The once mighty must during web 1.0 has returned – The Industry Standard. Starting in 1998 it quickly rose to sell a record 7,558 advertising pages in 2000, making it 300 pages. The unfortunate victim of the dotcom crash it was bought up by IDG in bankruptcy court for $1 million and left to sit till now.
“We found that the brand had quite a bit of equity left,” says Derek Butcher, General Manager of The Industry Standard. “People remembered what the brand stood for before. Still, there’s obviously going to be a new generation of people who have no idea what it is.”
“We’ll have news coverage, but mainly from other sources such as IDG and bloggers,” says Butcher. “The area where we will try to differentiate ourselves is on the analysis side.”
Their motto this time is Predict the Future and they present a new way to consider the future. It’s by getting registered users to predict news stories and even suggest things to predict. Beyond valuable to any internet marketing and analysis.
They give users $100,000 in credits at registration to place yeah or nay bets on stories and new technologies. If things go the way you chose to predict you get more credits. Topics range from what will Yahoo, Google and Facebook do to Ad spending will shift from impression to performance-based marketing in 2008. If you predict correctly you can then apply them to prizes and increase your web cred. “The cool thing about prediction markets is that they do seem to be pretty accurate,” Butcher says. “It’s an effective way of forecasting.”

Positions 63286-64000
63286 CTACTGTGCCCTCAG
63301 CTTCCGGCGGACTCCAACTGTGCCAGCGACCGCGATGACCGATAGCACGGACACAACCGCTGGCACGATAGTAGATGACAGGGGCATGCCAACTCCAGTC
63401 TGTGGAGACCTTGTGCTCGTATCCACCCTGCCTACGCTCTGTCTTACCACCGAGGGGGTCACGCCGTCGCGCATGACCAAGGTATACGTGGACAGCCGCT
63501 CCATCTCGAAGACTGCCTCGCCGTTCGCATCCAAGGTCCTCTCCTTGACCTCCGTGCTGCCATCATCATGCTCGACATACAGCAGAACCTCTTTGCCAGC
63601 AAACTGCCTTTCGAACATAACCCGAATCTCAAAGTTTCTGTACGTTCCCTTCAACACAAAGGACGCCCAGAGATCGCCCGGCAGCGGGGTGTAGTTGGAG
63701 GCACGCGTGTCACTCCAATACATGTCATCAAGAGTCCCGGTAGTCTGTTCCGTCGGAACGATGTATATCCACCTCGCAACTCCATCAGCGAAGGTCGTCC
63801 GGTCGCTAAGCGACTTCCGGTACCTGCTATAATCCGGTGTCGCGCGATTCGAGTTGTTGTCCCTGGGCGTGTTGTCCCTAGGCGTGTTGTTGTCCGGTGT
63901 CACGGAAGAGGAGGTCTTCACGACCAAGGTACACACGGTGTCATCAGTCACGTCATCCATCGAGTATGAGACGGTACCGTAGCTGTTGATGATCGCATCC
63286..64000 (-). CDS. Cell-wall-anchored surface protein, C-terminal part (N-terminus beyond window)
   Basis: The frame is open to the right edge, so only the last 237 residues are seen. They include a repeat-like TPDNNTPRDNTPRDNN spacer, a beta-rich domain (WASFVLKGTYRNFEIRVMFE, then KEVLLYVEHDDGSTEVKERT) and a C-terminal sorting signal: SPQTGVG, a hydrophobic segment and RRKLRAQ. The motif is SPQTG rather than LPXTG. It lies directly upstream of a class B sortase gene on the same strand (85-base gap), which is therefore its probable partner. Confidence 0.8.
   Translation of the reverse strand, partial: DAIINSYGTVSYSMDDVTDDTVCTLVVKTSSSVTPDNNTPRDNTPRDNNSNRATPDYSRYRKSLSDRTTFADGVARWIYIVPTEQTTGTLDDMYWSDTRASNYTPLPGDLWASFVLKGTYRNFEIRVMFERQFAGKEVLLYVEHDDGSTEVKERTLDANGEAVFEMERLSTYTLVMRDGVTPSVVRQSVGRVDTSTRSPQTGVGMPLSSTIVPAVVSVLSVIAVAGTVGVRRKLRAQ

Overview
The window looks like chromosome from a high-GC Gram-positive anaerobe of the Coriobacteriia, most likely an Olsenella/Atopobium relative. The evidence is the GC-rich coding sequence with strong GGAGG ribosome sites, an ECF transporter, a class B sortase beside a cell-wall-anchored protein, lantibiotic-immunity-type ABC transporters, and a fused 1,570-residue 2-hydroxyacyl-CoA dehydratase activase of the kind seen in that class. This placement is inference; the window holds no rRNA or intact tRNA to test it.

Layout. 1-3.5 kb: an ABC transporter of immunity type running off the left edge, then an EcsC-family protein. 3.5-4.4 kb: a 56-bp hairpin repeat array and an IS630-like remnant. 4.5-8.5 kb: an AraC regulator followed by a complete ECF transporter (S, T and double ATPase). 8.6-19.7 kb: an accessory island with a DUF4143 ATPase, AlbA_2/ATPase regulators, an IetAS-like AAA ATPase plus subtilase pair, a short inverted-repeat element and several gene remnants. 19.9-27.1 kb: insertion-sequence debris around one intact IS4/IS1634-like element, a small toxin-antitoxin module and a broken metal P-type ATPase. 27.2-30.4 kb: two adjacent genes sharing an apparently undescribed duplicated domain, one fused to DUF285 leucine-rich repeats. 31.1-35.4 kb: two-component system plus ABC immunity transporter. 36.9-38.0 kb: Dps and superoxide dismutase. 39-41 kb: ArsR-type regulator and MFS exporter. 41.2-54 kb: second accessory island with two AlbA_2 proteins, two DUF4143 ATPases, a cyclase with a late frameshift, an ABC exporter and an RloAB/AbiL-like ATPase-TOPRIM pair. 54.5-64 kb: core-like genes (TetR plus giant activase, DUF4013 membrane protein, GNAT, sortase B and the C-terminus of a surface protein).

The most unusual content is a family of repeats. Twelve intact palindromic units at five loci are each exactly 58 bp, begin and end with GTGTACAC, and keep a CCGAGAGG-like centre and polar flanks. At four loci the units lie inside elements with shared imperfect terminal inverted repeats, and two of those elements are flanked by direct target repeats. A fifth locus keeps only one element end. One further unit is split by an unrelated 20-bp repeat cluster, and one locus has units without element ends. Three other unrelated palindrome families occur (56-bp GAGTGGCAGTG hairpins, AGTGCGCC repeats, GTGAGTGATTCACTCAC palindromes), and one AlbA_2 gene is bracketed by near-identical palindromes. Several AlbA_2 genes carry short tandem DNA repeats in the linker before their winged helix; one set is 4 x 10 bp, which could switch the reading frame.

It seems that TIS is just in time to propel us further towards the next phase of the web or web 3. Building on the web 2.0 social networking phenomenon, folks argue web 3 is shaping up to be a phase of recommendation, customization and with the increased influx of ad revenue formally with television, rich, glossy and fast.
TIS out of the gate, looks and acts great. The site is well designed and implements a lot of the social networking standards we’ve come to enjoy. The bulk of the analysis is top notch and the breadth of the writers is wide and concise. The topics range from what company will be acquired next to what’s new in search engine optimization to technology infrastructure topics.
It should quickly be bookmarked by anyone in the technology industry and those like myself should also register, so you can start predicting. For the ability to predict the future is always valuable for business. To bad the Industry Standard had to go away for all those years.